The final presidential debate featured less drama and less tweets than the previous two. While Mitt Romney and Barack Obama seemed to veer off the topic of foreign policy, which was supposed to be the main focus, those watching the debate and giving their opinions on Twitter appeared less amused.
"Who knew class sizes were a national security / foreign policy issue? #TheDebate" tweeted Ed Stetzer, vice president of Research and Ministry Development for LifeWay Christian Resources.
"Am I the only person who thinks that 'drone' describes this debate in many ways? #TheDebate," Stetzer added in another tweet. Also: "'Friends of Syria.' Is that a Facebook group? #TheDebate" more >>
In the final presidential debate, Mitt Romney sought to establish knowledge and credibility while President Barack Obama sought to convey that Romney cannot be trusted as commander in chief.
The candidates were seated next to each other at a table. Though there were still interruptions, the tone of the debate was more somber and collegial than the previous two debates, perhaps reflecting the serious nature of the threats being discussed.
On foreign policy matters, Romney is "all over the map," Obama said repeatedly. Romney, on the other hand, did not spend much time challenging Obama's positions. Instead, he spent much of the debate listing bullet points of his plans for dealing with the various foreign policy challenges around the world. more >>
Large majorities of voters say they do not like the direction the country is headed and want change. This may be one of the biggest challenges for President Barack Obama, who is offering voters a continuation of his policies rather than a new agenda for the next four years.
Obama's rival Republican Mitt Romney as well as some pundits have argued that Obama does not have an agenda for his second term. Not so, says liberal Washington Post columnist E. J. Dionne.
Obama has been clear, Dionne notes, on what he wants in a budget deal (both spending cuts and tax increases), which is the same budget deal he proposed during the Summer of 2011 debt ceiling negotiations. more >>
A new poll released on Monday from Public Religion Research Institute finds that Americans who are unaffiliated in their religious views or who are less religious are less likely to head to the polls this election season. If the findings from this survey hold true, it could spell troubling news for the Obama campaign since voters who are less religious are more likely to support the president.
Americans who identify themselves as religiously unaffiliated are the fastest growing segment in America's religious landscape. The annual PRRI survey found that 19 percent of Americans consider themselves part of this group. However, only 7 percent say they were raised in a religiously unaffiliated household.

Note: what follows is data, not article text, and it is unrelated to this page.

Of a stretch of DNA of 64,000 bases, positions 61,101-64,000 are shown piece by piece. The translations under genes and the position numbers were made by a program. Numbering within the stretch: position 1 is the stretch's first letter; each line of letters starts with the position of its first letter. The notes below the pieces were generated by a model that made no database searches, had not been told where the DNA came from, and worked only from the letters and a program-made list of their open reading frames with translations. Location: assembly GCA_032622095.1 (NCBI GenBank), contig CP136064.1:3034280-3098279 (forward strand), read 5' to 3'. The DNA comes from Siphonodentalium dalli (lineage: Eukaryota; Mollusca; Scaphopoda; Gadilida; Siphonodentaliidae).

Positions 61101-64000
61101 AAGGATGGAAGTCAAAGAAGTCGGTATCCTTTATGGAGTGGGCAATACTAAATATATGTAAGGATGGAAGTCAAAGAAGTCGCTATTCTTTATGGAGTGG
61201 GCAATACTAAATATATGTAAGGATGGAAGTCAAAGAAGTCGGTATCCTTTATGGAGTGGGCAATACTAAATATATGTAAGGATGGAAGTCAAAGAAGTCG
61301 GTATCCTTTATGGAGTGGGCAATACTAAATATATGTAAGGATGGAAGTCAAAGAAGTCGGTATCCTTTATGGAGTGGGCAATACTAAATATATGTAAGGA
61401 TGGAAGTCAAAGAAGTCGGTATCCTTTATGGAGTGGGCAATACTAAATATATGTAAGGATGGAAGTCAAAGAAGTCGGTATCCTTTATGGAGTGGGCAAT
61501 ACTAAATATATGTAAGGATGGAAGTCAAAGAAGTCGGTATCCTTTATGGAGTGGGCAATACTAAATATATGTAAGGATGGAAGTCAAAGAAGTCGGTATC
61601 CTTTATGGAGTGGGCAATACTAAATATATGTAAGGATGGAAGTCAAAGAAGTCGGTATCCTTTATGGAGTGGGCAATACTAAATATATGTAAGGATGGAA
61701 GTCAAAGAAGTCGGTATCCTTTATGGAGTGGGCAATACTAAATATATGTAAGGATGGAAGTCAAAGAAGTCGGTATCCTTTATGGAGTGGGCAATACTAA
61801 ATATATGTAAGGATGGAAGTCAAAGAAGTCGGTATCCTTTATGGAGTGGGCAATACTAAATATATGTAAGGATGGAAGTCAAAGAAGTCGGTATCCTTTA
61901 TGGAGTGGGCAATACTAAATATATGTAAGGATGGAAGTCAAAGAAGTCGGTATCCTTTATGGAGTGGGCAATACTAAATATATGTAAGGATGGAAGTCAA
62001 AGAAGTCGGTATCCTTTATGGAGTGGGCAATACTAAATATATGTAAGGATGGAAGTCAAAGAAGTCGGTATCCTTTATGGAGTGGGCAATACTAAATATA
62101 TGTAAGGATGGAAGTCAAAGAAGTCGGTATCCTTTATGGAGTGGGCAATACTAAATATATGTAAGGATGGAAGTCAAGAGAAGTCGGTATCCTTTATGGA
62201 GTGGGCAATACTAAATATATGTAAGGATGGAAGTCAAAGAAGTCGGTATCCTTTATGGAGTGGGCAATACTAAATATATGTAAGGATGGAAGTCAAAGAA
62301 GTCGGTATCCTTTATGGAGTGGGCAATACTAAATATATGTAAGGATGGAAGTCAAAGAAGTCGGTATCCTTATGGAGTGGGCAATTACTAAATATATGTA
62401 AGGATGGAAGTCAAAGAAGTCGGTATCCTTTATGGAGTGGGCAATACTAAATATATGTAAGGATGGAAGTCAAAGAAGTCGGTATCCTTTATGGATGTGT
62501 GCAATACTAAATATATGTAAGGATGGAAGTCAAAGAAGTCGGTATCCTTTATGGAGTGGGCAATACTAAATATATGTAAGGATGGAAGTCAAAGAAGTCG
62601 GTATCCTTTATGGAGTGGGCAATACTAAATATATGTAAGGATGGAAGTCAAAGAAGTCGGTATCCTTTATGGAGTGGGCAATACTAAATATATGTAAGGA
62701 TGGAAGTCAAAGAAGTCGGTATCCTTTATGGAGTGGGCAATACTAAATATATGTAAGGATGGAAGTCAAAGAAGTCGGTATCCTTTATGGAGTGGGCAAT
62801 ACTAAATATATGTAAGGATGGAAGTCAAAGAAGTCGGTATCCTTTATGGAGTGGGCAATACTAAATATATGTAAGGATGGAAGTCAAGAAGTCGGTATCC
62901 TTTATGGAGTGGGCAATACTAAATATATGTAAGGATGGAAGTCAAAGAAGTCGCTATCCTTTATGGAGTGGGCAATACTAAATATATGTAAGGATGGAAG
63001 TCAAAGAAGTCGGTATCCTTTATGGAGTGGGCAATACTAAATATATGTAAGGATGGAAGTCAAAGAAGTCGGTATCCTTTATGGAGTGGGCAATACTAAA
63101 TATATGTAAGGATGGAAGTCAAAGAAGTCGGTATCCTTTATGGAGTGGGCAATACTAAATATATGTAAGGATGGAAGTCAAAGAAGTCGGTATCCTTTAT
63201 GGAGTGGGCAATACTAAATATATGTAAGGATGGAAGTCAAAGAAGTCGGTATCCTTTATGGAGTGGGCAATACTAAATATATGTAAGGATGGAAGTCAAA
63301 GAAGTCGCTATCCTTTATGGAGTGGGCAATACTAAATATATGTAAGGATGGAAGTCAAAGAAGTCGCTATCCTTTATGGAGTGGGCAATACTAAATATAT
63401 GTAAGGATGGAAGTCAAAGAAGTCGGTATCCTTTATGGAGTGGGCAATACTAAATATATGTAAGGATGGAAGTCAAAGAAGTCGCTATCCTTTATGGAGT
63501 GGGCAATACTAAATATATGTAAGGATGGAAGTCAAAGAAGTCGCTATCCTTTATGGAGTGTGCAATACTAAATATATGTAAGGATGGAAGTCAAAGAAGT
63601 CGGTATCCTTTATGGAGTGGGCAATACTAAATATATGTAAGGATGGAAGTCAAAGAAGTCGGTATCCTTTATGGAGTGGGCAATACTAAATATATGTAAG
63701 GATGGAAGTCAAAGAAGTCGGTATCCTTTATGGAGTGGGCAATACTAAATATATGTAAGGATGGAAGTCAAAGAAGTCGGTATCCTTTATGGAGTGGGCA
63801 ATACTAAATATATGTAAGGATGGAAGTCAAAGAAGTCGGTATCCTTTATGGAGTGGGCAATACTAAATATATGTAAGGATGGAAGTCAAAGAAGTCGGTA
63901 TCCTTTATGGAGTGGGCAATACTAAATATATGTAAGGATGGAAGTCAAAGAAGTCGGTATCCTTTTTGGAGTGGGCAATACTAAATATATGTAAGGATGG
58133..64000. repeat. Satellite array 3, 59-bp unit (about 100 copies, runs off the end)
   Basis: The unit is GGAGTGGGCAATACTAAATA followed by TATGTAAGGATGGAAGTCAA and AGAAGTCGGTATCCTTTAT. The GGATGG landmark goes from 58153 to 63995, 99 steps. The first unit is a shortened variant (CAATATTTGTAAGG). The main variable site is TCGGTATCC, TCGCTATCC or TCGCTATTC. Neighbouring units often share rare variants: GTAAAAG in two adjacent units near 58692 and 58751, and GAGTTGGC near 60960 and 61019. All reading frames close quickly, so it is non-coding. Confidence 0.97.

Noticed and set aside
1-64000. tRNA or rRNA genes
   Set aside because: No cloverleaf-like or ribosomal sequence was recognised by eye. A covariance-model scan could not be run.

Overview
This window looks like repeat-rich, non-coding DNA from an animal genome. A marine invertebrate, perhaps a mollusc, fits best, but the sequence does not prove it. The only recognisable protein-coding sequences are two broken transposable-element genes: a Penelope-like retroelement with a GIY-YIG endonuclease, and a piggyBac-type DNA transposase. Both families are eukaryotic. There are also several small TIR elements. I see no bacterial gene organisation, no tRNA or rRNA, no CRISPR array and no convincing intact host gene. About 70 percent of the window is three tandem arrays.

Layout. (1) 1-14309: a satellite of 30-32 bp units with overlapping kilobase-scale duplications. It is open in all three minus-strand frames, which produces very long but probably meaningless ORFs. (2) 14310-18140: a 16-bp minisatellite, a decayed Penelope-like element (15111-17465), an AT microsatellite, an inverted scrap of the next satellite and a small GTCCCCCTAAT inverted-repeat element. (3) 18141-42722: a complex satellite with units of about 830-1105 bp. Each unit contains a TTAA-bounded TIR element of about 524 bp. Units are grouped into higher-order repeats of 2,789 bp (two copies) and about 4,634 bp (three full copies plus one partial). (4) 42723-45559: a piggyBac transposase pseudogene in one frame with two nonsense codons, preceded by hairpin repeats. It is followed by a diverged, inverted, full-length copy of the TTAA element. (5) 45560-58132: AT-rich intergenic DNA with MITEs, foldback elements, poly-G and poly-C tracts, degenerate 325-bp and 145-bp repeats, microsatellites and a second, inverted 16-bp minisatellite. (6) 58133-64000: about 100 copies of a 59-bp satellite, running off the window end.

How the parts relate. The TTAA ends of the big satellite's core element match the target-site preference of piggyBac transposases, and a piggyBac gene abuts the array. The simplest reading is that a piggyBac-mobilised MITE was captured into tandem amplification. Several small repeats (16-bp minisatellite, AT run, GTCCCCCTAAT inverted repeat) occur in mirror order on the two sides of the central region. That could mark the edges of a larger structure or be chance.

Interestingly, President Obama, who has said he is a Christian, has a substantial lead among the religiously unaffiliated with 73 percent of those polled, while only 23 percent of that group say they support Mitt Romney, who is Mormon. more >>
In what may have been a response to complaints from liberals and the Obama campaign, Gallup changed some of its sampling methods. Even with that change, supposedly in President Barack Obama's favor, the latest tracking poll shows Mitt Romney with a seven percentage point lead, the largest lead for Romney of any recent national poll.
Mark Blumenthal, senior polling editor for The Huffington Post and editor of Pollster.com, has been one of those criticizing Gallup's methods. In a June column for The Huffington Post, for instance, he argued that the Gallup polls were skewed in favor of Mitt Romney. The reason, he said, is that Gallup did not properly weight their sample in a way that would appropriately represent the proportion of nonwhites in the population.
On Oct. 10, Gallup announced changes to its survey methods that appear to be a response to some of those criticisms. Among the changes, Gallup will now include more cell phones in its surveys, from 40 to 50 percent of the sample, will add a weight for population density to, apparently, give greater weight to urban voters, and will make slight changes to the question wording used to determine the most likely voters. more >>
Mormon Voices, a leading organization working to shed light on questions surrounding the LDS Church in the media, has blasted the nation's largest atheist organization, American Atheists, for releasing a new billboard campaign targeting the Church for its treatment of black and gay people.
"Despite a history of never having segregated congregations and numerous ordinations of black males to the priesthood from its earliest days until the 1950's, like virtually all other identifiable groups (including atheists), the LDS Church has not been perfect in its treatment of blacks," John Lynch, Managing Director of Mormon Voices, explained in an email to The Christian Post on Monday.
"MormonVoices condemns divisive political grandstanding, as is evidenced by these mobile billboards, which serve only to prevent progress in the Church's relationships with African Americans and members of the gay community," he added. more >>